Oliver gave me a funny look. “No, I taught it to them.”

 

Two scoops, please

One of my Facebook friends just posted a link to an NPR story about a London restaurant that’s offering something new in ice cream. You ready for this? Ice cream made with human breast milk, which they’ve named “Baby Gaga” in honor of Lady Gaga.

Everyone’s up in arms about the breast milk base, but it’s not the source of creamy goodness that grosses me out … it’s its association with Lady Gaga. She always looks a little ripe and dirty to me; wrapping herself in sirloin and hatching from eggs doesn’t help my brain association with “skank = Lady Gaga.” To top it all off, she actually has a song called “Dirty Ice Cream.” I’d be much more willing to get my licks with, say, Angelina’s Crema or even a more generic Mamanilla.

That is, if I had to. These are scoops I can do without during my next trip to London.

That Woo-Woo Thing

On Monday, I drove out to Northampton with my son and a new friend and her daughter. A and I had recently discovered a shared enjoyment of knitting, and since Noho has one of the biggest yarn stores around, I figured we could take a road trip with our kids during school vacation week.  Despite it being a tough trip attention-wise for two 9-year-olds who aren’t crazy about sticks and string, we had a fun day.

But was a long day, and there was a  two-hour return trip to push through on the Mass Pike. Even though we were both wiped out, conversation rambled easily from subject to subject. We somehow got on the subject of astrology — we call b.s. — and Myers-Briggs Type Indicator, which we’ve found to be very useful throughout our lives. I’m an INFP — introverted, intuitive, feeling, perceiving — or “The Healer.” It seems to me that INFPs are the most, shall we say, “woo-woo” of the 16 personality types, somewhat spiritual and otherworldly. Throughout my life, friends and strangers have claimed I’m an old soul; my English/Irish relatives say I’m fey and remind me that one of my Irish great-grandmothers had The Gift of Sight.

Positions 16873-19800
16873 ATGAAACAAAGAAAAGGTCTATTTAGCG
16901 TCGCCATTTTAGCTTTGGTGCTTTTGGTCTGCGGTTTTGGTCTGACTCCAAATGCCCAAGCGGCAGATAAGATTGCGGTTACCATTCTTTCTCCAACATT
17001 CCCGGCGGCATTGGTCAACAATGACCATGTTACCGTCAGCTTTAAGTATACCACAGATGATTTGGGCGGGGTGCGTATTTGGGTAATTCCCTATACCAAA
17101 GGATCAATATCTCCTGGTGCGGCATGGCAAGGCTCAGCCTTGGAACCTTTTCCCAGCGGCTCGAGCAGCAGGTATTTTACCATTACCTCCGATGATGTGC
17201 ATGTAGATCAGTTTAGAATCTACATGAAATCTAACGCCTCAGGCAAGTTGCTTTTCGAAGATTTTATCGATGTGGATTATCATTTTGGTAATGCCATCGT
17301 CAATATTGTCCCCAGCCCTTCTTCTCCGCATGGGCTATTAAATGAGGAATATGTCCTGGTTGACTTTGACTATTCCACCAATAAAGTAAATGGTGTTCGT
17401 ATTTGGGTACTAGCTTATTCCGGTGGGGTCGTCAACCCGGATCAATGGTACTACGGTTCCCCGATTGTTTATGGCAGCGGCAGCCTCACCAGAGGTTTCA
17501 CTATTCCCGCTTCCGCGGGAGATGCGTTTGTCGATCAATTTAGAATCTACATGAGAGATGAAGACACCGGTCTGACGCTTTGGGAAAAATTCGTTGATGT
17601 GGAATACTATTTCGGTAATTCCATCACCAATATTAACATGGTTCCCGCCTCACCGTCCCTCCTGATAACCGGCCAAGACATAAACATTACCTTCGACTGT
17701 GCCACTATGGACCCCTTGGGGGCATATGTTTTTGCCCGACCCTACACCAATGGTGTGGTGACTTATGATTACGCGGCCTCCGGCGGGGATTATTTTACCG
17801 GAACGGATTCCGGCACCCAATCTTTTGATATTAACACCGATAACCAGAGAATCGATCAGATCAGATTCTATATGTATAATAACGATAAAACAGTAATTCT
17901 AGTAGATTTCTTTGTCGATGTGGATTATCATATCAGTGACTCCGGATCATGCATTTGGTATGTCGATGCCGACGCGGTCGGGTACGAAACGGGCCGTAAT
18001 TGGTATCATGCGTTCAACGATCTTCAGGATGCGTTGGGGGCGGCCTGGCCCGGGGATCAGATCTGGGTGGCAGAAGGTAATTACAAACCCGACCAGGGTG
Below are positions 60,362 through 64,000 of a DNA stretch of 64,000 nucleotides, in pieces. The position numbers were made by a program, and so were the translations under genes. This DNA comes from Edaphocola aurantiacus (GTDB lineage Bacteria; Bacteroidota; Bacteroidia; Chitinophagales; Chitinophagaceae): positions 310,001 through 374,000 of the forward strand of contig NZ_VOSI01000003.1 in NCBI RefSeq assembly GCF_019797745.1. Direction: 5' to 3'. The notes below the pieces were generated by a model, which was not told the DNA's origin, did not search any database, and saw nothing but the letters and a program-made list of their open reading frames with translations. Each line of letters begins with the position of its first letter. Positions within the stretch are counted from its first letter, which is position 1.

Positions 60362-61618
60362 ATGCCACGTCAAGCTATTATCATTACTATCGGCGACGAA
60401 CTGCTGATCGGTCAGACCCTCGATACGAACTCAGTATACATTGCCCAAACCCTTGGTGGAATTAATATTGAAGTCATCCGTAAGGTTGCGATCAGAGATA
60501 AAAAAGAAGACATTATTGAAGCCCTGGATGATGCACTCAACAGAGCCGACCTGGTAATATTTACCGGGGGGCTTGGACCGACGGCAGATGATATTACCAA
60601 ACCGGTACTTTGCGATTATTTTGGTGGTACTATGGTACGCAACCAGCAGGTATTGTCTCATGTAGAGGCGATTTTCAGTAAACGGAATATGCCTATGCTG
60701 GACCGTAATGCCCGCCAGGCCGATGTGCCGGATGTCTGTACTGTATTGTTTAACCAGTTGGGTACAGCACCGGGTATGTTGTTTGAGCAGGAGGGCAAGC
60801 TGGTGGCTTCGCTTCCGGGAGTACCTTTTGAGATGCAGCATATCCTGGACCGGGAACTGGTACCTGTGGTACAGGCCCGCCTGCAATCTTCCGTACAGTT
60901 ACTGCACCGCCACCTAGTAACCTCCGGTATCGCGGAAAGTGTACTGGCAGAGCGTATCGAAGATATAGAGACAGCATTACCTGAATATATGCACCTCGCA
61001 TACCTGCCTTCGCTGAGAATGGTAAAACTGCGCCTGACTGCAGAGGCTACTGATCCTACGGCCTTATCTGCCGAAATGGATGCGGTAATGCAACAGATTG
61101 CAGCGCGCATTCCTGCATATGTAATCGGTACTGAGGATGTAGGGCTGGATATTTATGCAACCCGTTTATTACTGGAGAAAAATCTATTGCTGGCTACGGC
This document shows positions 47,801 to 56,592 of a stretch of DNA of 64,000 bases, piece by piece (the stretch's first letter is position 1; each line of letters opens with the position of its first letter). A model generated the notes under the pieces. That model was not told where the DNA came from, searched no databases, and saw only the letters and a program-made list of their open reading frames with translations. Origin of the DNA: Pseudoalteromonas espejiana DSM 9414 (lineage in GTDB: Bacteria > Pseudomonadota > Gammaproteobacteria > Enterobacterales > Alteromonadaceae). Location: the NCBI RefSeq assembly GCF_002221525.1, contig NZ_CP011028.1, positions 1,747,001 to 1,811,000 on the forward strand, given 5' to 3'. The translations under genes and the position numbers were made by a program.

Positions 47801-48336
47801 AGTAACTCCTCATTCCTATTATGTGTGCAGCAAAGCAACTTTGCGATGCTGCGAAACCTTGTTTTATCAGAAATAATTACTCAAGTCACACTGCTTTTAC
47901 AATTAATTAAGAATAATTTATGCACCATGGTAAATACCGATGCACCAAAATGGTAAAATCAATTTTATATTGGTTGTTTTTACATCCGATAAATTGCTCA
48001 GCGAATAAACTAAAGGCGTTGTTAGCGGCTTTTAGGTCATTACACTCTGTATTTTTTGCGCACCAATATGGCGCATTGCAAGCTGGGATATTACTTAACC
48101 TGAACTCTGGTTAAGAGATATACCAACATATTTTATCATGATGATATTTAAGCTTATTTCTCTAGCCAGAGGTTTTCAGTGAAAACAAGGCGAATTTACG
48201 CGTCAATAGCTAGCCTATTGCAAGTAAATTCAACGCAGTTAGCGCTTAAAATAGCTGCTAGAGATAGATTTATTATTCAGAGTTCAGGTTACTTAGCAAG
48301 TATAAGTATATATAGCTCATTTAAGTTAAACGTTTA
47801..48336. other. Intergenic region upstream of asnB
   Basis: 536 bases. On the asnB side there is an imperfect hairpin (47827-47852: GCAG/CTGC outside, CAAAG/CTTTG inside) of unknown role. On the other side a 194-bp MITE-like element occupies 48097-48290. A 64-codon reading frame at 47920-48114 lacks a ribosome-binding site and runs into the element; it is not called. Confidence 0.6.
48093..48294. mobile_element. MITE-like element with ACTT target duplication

Now, anyone who knows me really well knows that I’m hardly the one to sit around gazing into crystal balls, and indeed, my husband would roll his eyes were he to read this and remind me that I’m nowhere close to figuring him out after 15 years together. But I do often sense things that most other people don’t notice, and in my routine life, it comes in pretty handy — from avoiding bad work situations to making new friends. When I started dating my husband-then-boyfriend, he showed me around his apartment where there was this one room downstairs that felt like it was cloaked in grief. I avoided that room while he lived there because the feeling was so oppressive. I simply mumbled something about the decor not being to my taste; “I sense dead people” isn’t a phrase that bodes well for a budding romance. Months later when we decided to move in together, he mentioned that his landlady might have a tough time renting the place out because the tenant before him had committed suicide.